Who knew there’s such a thing as an automatic infographic generator? I think I’d like to be one of these enigmatic Shanghai pyjama men when I grow up.
Beijing to install 500 bike rental kiosks with 20,000 bikes to encourage bike use and ease traffic jams in the city. Beijing transportation officials say they’ll also install bike lanes, although residents say bike lanes are often used by cars.
More –> Xinhua: More rental bikes, subway lines to ease Beijing traffic congestion. Via Transportation Nation.
Streetfilms showcases the amazing bike share system in Hangzhou, China.
People ride their bicycles past a parked, made in China Jeep Rubicon emblazoned with the American flag.
Lu Ban was apparently something like the Chinese Leonardo da Vinci, except he preceeds da Vinci by about 2000 years so he’s more like a Chinese Daedalus, except Lu Ban isn’t a myth.
Xu Quan Long is a Chinese historian who wants Lu Ban recognized as the inventor of the world’s first pedal powered cycle. Continue reading Lu Ban the cycle man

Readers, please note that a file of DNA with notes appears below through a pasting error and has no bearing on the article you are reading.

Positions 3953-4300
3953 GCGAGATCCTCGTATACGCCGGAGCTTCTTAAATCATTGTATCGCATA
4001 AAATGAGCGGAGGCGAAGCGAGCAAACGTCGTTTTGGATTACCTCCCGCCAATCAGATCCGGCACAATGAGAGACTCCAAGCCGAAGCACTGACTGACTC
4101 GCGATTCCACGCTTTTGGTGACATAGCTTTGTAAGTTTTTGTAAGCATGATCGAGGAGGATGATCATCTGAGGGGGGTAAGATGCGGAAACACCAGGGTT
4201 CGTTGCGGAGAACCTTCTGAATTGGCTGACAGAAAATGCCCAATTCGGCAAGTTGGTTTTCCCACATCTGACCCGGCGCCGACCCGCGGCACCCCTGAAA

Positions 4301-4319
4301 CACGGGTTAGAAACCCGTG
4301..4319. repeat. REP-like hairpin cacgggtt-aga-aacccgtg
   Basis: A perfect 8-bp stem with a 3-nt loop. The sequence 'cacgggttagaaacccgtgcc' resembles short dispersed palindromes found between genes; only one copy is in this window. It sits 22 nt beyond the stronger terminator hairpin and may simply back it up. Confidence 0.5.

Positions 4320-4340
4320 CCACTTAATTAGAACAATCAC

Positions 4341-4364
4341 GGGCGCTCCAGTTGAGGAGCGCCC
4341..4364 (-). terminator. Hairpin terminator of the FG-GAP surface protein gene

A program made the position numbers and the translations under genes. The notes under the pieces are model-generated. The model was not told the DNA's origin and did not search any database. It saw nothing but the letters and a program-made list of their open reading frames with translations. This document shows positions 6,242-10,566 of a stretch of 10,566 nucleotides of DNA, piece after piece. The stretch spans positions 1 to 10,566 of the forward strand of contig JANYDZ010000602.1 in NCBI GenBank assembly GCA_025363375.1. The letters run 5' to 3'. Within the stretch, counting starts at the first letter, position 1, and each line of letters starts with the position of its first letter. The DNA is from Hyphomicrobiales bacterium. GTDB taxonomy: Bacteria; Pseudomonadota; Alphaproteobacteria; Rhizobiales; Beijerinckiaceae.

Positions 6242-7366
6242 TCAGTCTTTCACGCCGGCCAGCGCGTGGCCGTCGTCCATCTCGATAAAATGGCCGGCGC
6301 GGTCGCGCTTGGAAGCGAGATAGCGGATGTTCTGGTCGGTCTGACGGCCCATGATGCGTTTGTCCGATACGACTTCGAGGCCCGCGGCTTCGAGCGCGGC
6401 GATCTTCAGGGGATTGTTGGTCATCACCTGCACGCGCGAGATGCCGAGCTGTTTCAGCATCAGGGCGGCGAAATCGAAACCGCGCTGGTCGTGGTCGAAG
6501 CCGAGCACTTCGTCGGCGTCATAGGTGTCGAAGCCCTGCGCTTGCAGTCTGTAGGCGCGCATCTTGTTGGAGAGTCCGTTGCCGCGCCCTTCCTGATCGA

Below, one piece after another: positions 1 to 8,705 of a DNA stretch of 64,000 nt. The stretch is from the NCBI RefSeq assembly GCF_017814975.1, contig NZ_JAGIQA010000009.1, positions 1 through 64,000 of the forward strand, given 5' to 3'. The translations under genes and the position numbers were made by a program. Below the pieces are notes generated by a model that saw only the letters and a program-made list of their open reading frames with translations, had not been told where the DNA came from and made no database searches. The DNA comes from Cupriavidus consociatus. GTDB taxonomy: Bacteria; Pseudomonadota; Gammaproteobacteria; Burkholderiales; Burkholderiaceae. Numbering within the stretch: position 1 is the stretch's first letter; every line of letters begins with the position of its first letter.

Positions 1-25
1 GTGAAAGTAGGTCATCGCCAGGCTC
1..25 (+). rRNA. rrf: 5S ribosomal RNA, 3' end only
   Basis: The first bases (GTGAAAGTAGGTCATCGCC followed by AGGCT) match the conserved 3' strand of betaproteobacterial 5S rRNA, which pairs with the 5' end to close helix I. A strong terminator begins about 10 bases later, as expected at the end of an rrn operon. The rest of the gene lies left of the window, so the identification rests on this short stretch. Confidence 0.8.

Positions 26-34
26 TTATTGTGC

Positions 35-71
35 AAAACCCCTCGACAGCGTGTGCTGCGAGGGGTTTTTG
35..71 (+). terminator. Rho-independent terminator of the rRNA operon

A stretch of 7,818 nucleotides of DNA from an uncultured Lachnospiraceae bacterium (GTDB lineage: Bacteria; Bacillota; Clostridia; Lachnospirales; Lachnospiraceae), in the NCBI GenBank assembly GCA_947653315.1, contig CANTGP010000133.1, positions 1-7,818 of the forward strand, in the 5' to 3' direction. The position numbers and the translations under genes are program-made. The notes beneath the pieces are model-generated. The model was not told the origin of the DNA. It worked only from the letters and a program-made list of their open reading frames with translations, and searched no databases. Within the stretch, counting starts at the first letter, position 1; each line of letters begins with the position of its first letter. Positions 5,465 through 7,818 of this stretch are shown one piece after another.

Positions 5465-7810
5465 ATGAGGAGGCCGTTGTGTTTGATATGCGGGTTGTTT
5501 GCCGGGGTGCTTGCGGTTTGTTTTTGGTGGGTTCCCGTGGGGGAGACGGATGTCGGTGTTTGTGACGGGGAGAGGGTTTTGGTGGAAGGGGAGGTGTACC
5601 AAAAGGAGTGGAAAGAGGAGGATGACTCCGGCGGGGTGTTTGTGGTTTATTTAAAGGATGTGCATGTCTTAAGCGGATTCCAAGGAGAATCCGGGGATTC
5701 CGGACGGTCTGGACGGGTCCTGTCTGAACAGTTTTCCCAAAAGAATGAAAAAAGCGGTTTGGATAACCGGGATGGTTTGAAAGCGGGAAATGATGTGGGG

“Chinese Bike Culture” once meant millions of Chinese cruising wide bike boulevards on black and basic commuter bikes equipped with fenders, chaincases, heavy duty racks, and sturdy double kickstands. The bicycle was the preferred mode of urban transportation nationwide, with right of way at intersections and ample parking on wide sidewalks. These days, though, public space for bikes shrinks as prosperous Chinese abandon the poor peasant’s pedalcycle in favor of the rich man’s car at a rate of more than on million new cars and SUVs each month.
Some Chinese have gone upscale with their bikes by buying multispeed mountain and road models. Another cadre of Chinese youth take their bike culture cues, perhaps a little ironically, from American urban centers by adopting fixed gear bike style as their own. Continue reading Jhong: Bicycle Culture Revolution